2 work benches joined together with large piece of chip board to create work station
35mm pocket drill to cut hinge holes in doors
Drill pack 1mm to 6mm
Veneer cutter tool
Bespoke loft wardrobe hack
Assembling the loft wardrobe frames + cutting angles
As you can see from the photos, the first task was to build the standard frames up (two 35×100 frames). Then, measure them against the eaves to get the correct height for the sides that need to be cut down.
You will require a digital protractor as you would need to cut the tops off at the same angle as your eaves. This is so it runs in the same line.
Your wardrobe frame top panel will fit between the side panels (as on a standard set up). Because of that, the top edges of the side panels would also need to be cut at the correct angle to fit in snugly.
Fixing the loft wardrobe frames together
Once you have achieved this, fix the 2 frames together with clamps. Then, use the joining bolts that came with the wardrobe frames to pin them together.
The small cupboard was made by purchasing a 50×35 wardrobe frame then cutting it down on one side to fit the gap on the left end of the room, which was about 350mm wide.
Duplicating the holes for hardware
You need to copy all drill holes from the cut off section (which is your scrap piece) back onto the sawn face. This will enable you to assemble the wardrobe like a standard wardrobe frame.
All wardrobe top shelf supports on all frames are the tops that came with the standard wardrobe frames. These panels are too short to build the top of your completed frame of your finished wardrobe. I then reinforced with 2 additional 100×35 shelves.
The actual top frame for the wardrobe was made from the 2 sides that were left over from the wardrobe frame that was cut down. (I didn’t need to buy extra wood. Used all the cut off pieces.) This was the main frame completed.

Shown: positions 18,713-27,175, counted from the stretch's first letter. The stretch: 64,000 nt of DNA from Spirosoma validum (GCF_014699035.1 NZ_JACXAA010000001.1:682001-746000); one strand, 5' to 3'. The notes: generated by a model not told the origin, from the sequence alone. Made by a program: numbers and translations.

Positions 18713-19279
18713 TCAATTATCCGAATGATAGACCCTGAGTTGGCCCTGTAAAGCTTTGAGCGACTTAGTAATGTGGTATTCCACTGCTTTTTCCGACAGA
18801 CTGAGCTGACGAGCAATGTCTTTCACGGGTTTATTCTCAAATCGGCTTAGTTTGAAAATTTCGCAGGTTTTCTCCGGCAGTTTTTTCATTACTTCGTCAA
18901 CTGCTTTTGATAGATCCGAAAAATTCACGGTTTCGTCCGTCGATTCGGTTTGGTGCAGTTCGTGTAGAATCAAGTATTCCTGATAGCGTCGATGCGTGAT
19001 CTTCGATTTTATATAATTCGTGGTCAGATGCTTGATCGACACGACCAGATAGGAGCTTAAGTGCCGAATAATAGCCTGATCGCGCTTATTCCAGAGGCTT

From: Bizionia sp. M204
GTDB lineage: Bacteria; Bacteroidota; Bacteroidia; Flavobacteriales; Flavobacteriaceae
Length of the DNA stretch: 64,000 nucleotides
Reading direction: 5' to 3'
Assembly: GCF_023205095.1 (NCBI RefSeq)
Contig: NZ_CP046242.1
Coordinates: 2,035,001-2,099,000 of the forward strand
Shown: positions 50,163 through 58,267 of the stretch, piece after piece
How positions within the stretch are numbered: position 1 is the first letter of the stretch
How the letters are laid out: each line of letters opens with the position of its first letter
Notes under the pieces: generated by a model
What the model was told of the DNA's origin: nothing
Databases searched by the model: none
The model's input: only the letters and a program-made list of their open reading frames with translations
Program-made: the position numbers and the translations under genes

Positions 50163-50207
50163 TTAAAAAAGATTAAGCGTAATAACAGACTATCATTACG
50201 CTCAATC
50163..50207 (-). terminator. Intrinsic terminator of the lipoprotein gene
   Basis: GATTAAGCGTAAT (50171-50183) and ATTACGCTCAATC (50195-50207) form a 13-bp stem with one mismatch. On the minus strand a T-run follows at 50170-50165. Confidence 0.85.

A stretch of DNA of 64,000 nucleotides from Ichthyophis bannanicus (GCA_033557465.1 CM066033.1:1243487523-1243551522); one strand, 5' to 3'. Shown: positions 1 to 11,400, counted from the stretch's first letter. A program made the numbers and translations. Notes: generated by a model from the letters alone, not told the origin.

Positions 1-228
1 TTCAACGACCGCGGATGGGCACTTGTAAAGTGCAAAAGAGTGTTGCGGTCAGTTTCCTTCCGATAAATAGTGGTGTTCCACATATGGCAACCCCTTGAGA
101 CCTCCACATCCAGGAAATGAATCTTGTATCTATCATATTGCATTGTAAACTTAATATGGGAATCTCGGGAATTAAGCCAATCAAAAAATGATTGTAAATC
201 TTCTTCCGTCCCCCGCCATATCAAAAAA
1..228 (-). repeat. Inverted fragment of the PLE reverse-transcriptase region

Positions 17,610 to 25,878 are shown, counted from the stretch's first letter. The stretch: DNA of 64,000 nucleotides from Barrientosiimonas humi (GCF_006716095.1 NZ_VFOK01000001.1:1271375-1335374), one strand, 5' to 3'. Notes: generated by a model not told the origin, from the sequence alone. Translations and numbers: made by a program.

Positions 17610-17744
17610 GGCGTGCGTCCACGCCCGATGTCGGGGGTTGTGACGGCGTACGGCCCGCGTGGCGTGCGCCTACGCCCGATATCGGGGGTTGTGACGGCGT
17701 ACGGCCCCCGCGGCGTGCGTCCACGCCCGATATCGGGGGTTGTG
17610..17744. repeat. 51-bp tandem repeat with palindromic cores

I only purchased 4 doors. Luck would have it that when I cut down to the correct angle, I had enough off cuts left over to make the small 350mm frame door. As you can see I cut down the doors, which were all square to start.
Fit hinges to loft wardrobe
All the doors required new 35mm holes to be pocket drilled into them to accommodate the new frame to fix hinges. Some of the original holes could be used but new ones were required to enable the doors to be mounted. I used several steel rulers as they were more accurate.
I used the centre of the bottom original 35mm hole on the 4 doors as the datum edge to measure where to drill the new pocket holes. As for matching them up to fit the pre drilled holes in the wardrobe frame I used the centre of the the original first hinge fixing holes as the datum edge. That way all hinges would line up perfect.
I mounted all the doors onto the frame once this was done. Then, I drew a pencil line from the back to get the correct angle on all the doors. (You’ll need a mitre saw for all cuts. Cut upside down to prevent chipping.) I finished all sawn edges with iron on veneer tape.
The 350mm frame was tricky as it needed cutting down a lot more. I made the 2 small shelf sections on the frame with the off cuts of wood left over. After that, I fitted all the drawer, shelves into the frame. (You won’t need to drill as it simply fits all the pre drilled original holes).
Add gloss finish to loft wardrobe
I wanted gloss finish doors. But at £50 a door, I know they would be spoilt as soon as I tried to cut them down as a result of chipping on edge when cut with the mitre saw.
I got round this by using a roll of vinyl gloss sheet (15m roll) to cover the cheaper BALLSTAD doors. I’m going to install push to open catches on the loft wardrobe frame, as I don’t want any door handles to give a flush fitting look.
As you can see because there are no centre supports in the frames. I needed to fit 2 false panels to finish off the design, fixed down with plastic joining blocks.